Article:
Employers are likely cognizant of the contributions they make to their employees’ benefits plan, but are they fully aware of the magnitude of the costs of group health insurance?
Current Group Health Coverage Costs
When employers purchase a health coverage plan to cover their workers and dependents, this coverage is referred to as “employer-sponsored health insurance” or “group health insurance.” While costs for each employer differ—based upon carrier, provider network, location, plan coverage and structure, and the number and demographics of covered employees—trends and averages can help shed light on the true costs to employers.
The Kaiser Family Foundation’s2015 Employer Health Benefits Survey found a 4 percent increase over 2014 rates in the average premiums for single and family coverage. The average single coverage premium in 2015 was $6,251 annually ($521 per month), and the average family coverage premium was $17,545 annually ($1,462 per month).
Of the 57 percent of employers who offered health benefits to some or all of their employees in 2015, they paid, on average, 83 percent of the premium for single coverage ($5,179 per year) and 72 percent of the premium for family coverage ($12,591 per year). Considering it in hourly wage terms, a March 2016 U.S. Bureau of Labor Statistics report found that in private industry, the average cost for health insurance benefits paid by employers to each employee equaled $2.44 per hour worked.
Future Coverage Rates Expected to Rise
Premiums continue to rise steadily each year—at a faster rate than workers’ wages. From 2005 to 2015, the average annual family premium increased 61 percent. The so-called Cadillac tax—an Affordable Care Act (ACA)-created tax on high-cost health coverage plans that will become effective in 2018—will levy 40 percent on individual plans with premiums higher than $10,200 or family plans with premiums higher than $27,500. According to the 2015 Wells Fargo Employee Benefits Trend Survey, 52 percent of all employers are concerned about being exposed to this tax given the current structure of their plan.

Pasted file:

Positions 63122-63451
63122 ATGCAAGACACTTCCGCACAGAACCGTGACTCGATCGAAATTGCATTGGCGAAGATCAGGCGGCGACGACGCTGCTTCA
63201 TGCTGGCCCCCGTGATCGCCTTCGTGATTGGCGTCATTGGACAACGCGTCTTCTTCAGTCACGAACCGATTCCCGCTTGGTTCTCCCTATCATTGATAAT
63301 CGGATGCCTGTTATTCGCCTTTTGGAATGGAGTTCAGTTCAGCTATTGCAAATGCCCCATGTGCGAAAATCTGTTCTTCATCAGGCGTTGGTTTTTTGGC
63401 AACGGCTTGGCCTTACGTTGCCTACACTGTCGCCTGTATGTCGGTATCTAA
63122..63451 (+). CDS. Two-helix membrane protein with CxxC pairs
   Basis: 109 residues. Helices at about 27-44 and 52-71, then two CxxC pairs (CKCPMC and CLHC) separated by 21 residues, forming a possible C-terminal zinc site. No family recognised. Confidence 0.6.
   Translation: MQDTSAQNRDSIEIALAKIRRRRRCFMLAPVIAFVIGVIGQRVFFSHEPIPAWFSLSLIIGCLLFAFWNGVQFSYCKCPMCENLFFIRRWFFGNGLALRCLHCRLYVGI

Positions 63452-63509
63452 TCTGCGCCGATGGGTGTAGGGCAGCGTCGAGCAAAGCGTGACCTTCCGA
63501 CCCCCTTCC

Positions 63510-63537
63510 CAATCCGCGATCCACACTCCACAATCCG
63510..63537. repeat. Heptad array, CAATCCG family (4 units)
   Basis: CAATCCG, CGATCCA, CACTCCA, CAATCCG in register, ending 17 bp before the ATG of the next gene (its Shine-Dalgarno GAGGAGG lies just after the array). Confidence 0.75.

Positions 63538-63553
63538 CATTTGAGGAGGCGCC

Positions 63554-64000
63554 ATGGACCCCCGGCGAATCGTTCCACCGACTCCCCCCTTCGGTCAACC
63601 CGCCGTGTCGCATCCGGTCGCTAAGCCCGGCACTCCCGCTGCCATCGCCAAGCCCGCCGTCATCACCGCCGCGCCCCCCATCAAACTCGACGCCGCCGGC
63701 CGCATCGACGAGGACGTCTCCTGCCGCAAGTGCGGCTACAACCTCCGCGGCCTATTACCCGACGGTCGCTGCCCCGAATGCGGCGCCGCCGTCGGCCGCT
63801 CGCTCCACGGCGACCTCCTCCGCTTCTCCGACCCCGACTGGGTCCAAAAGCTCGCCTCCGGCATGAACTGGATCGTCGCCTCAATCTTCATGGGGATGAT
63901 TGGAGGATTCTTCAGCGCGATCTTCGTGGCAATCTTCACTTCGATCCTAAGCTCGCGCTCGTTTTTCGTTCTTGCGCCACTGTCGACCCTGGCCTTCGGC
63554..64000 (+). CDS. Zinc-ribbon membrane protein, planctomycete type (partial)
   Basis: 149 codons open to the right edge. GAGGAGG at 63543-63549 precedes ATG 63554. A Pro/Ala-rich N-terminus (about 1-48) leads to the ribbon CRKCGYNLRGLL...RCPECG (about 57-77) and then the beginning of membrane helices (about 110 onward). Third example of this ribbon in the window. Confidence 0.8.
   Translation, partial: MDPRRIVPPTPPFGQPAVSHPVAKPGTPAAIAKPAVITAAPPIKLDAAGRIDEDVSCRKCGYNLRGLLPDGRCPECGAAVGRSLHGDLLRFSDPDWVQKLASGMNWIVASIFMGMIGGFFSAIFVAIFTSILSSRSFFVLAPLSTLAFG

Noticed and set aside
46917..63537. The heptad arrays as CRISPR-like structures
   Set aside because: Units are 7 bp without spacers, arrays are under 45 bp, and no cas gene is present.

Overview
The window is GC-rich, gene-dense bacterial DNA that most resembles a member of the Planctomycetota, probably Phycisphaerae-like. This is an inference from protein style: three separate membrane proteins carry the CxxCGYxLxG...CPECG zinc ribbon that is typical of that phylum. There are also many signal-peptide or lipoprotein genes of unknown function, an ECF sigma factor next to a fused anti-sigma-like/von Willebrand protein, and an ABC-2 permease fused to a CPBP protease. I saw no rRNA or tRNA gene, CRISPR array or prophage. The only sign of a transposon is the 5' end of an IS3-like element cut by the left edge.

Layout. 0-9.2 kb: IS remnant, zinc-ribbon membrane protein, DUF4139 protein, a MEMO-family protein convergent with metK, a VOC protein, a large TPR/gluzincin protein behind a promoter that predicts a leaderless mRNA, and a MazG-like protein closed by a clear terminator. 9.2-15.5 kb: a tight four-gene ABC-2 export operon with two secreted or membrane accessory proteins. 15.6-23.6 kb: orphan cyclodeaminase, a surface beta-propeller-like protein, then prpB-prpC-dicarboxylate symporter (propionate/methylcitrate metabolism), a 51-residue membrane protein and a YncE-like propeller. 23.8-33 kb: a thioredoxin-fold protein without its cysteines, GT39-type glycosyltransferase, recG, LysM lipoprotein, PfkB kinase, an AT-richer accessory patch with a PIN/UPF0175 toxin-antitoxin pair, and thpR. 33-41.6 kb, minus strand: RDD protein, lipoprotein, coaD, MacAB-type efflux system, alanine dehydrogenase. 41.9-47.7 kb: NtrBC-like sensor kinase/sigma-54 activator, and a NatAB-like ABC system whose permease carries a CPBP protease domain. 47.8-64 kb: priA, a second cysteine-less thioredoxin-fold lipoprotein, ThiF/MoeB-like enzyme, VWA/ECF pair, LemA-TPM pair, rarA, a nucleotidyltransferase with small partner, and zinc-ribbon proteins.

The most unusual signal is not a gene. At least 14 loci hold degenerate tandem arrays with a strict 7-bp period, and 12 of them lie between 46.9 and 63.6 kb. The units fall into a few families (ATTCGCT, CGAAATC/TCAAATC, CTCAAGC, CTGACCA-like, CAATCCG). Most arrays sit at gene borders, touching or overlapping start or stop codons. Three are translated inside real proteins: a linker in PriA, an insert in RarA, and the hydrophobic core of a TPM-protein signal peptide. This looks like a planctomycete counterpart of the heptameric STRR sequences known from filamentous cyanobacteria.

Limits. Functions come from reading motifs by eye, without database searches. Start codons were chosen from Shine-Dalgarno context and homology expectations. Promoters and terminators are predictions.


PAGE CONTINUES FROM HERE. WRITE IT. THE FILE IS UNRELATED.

To mitigate rising health insurance costs, employers have adopted several practices, including buying health plans with high deductibles and adding wellness programs to help employees maintain or improve their health. Another option for employers to consider is contributing a set amount to their employees to allow them to buy individual health insurance on the market. Often, this can be a win-win outcome for both employers and employees. This allows employees to choose the plan and premium that best fits their situation—healthwise and financially. It also gives employers the ability to pay what they can afford, instead of paying premiums that are determined by the health insurance company.
What questions do you have about how much employers pay for group health insurance? Let us know in the comments section below!